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Most players stand to gain more from advancement than simply pride.

By Robert Wagman

SEOUL (Thursday, June 6, 2002) -- Anyone who thinks players are at the World Cup solely for home and country, motivated only by national pride, might be sadly disappointed. Many will come away from their time in Japan or South Korea considerably wealthier, depending on how far their teams advance in the competition.

Incentive bonuses paid by national federations for success are nothing new, especially because those federations themselves earn millions of dollars more as their teams go further in the tournament. However, bonuses exploded for France í98 and again for this Cup with what once were considered almost token payments soaring with negotiations handled by lawyers and agents representing the players.

At one end of the scale are the players from Saudi Arabia. The world's richest kingdom would not say exactly what bonus its players would get, but each player already received $17,500 for qualifying from the countryís soccer association, plus a Mercedes automobile and personal gifts from varying members of the Saudi royal family. Winning the World Cup was rumored to be worth $1 million per player, something that was not denied, but quickly became moot. After losing 8-0 to Germany and 1-0 to Cameroon, Saudi Arabia became the first nation among 32 to be eliminated from advancement.

At the other end of the scale is Argentina, the nation considered by many the favorite to capture the Cup. The country is tottering on insolvency with the Argentine Football Association nearly bankrupt and unable to pay its players past bonuses they still are owed.

Head coach Marcelo Bielsa is said to be owed $490,000 in back salary. Not only have the players been told that if they win, they will likely get no bonuses whatsoever, several who enjoy rich contracts with European clubs, chipped in their own money to upgrade the teamís travel arrangements to Japan to first class.

A typical bonus schedule is enjoyed by Englandís players, the result of hard bargaining by a playersí committee, headed by captain David Beckham. Should England win the Cup, each player will earn $280,000. Lesser bonuses will be payed should the British advance from advance from Group F and for each victory thereafter in the single-elimination phase.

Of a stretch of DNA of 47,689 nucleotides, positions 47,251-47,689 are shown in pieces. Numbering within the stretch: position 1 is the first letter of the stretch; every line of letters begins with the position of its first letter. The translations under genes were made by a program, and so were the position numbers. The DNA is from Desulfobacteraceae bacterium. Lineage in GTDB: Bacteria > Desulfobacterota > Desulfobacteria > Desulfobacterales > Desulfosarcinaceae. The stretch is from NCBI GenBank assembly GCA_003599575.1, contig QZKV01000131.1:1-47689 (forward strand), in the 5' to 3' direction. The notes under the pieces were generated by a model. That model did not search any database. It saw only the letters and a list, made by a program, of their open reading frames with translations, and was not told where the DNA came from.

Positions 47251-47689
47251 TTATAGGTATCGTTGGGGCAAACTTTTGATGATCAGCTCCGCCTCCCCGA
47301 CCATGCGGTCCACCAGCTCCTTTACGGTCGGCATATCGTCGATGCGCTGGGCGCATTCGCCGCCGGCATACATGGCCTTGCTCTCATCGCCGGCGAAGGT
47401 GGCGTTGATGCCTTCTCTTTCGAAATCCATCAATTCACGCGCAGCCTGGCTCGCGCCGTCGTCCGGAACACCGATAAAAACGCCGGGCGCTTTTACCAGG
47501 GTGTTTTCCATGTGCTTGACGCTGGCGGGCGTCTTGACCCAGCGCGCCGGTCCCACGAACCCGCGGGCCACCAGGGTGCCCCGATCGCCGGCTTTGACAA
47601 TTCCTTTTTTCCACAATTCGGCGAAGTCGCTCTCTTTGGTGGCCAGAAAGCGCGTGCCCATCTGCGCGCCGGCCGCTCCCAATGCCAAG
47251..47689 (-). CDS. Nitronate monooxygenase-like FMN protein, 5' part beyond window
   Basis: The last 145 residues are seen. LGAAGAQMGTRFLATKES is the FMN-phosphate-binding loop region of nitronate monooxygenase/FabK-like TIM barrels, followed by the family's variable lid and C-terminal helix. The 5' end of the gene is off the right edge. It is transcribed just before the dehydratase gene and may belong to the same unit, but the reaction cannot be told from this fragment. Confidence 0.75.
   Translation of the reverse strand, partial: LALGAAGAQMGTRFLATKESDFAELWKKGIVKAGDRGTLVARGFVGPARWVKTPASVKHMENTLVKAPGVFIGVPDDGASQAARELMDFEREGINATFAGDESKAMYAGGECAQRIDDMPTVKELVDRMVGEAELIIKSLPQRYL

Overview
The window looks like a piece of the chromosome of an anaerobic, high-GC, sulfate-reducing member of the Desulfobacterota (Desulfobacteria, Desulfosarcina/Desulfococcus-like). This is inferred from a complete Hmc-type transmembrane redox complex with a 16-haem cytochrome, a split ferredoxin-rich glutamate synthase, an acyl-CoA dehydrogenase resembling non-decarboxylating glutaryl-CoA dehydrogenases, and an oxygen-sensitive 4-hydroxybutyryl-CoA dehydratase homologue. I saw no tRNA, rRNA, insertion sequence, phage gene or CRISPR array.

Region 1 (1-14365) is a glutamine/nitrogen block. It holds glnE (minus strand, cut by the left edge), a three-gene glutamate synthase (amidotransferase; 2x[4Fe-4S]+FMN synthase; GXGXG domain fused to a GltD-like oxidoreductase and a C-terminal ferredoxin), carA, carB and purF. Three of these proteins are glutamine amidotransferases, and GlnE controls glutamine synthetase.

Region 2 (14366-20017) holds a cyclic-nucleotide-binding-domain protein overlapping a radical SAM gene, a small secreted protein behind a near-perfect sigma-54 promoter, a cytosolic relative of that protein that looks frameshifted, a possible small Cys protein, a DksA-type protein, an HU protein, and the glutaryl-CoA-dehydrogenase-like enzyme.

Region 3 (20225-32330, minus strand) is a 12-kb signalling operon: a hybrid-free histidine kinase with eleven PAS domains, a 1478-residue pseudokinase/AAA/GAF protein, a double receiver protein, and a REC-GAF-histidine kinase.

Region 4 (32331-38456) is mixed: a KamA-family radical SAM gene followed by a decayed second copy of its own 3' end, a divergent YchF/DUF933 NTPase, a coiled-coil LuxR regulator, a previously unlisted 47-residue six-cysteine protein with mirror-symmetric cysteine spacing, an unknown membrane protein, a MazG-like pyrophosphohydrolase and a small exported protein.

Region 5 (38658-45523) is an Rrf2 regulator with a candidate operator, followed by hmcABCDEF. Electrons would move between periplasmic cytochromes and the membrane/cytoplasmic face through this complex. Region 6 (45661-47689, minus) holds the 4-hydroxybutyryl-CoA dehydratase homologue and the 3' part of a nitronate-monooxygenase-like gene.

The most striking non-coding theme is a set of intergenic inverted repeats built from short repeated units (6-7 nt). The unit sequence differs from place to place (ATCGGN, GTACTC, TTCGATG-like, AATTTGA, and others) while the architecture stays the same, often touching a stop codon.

Four years ago, the American players received bonuses for each group match in which they appeared even though the United States lost all three. Some in the U.S. Soccer Federation thought the players received too much, given the disappointing result, so now they will be paid less for simply playing in the first round and more should they advance. Getting to the second round means $1.85 million will be added to the playersí payment pool with additional bonuses for each victory. Where capturing the World Cup would have meant $414,000 to each player in 1998, now the sum would be more than $500,000.

The U.S.ís Group D opponent South Korea promised its players $96,920 each from team organizers and from the government, plus a new Hyundai car, for advancing to the second round. Winning the Cup would earn their coach Guus Hiddink a cool $1 million bonus.

Players on other teams will earn varying amounts for winning. The German who plays in every match, including a victory in the title game, will make about $200,000, including $83,000 for the final win.

The Italians will earn about $154,000 each if the "Azzurri'' win the Cup. In a system where anything less than a championship is apparently considered failure, each Italian will be paid a reported $36,280 for getting to the final and losing.

Brazil already has won its first match, but reportedly still hasnít completed a deal with its players, who apparently are not thrilled with the situation. Ricardo Teixeira, president of the Brazilian Soccer Confederation, met with a delegation of players to work out an agreement on prize money and said he will announce exact figures in a few days, with around $150,000 per player the bonus should Brazil go all the way.

Also said to be without a deal are players from Cameroon and Senegal which, of course, opened the tournament by shocking defending champion France 1-0.

Cameroonís players threatened a strike and refused to leave for Japan for almost a week until they were paid, in cash, the bonuses they were owed for qualifying, reportedly a little more than $40,000 per man. Senegal also was late paying qualifying bonuses before the players eventually settled for about $13,500 each, much less than originally promised.

Senior correspondent Robert Wagman can be e-mailed at

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